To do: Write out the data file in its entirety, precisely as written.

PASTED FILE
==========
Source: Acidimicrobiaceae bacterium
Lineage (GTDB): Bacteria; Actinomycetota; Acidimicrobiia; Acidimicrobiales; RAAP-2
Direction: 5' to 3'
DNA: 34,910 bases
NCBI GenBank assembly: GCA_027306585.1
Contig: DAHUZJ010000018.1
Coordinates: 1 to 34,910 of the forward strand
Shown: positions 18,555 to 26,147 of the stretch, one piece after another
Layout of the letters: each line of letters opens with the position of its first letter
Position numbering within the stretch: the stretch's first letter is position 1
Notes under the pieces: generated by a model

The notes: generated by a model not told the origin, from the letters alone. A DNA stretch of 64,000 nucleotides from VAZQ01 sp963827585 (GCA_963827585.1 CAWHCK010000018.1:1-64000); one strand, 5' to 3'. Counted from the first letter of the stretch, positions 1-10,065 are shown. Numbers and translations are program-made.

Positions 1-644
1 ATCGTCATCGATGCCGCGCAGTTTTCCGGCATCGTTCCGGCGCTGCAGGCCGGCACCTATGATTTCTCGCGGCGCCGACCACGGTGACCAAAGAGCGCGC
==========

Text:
Source: Acidimicrobiaceae bacterium
Lineage (GTDB): Bacteria; Actinomycetota; Acidimicrobiia; Acidimicrobiales; RAAP-2
Direction: 5' to 3'
DNA: 34,910 bases
NCBI GenBank assembly: GCA_027306585.1
Contig: DAHUZJ010000018.1
Coordinates: 1 to 34,910 of the forward strand
Shown: positions 18,555 to 26,147 of the stretch, one piece after another
Layout of the letters: each line of letters opens with the position of its first letter
Position numbering within the stretch: the stretch's first letter is position 1
Notes under the pieces: generated by a model

The notes: generated by a model not told the origin, from the letters alone. A DNA stretch of 64,000 nucleotides from VAZQ01 sp963827585 (GCA_963827585.1 CAWHCK010000018.1:1-64000); one strand, 5' to 3'. Counted from the first letter of the stretch, positions 1-10,065 are shown. Numbers and translations are program-made.

Positions 1-644
1 ATCGTCATCGATGCCGCGCAGTTTTCCGGCATCGTTCCGGCGCTGCAGGCCGGCACCTATGATTTCTCGCGGCGCCGACCACGGTGACCAAAGAGCGCGC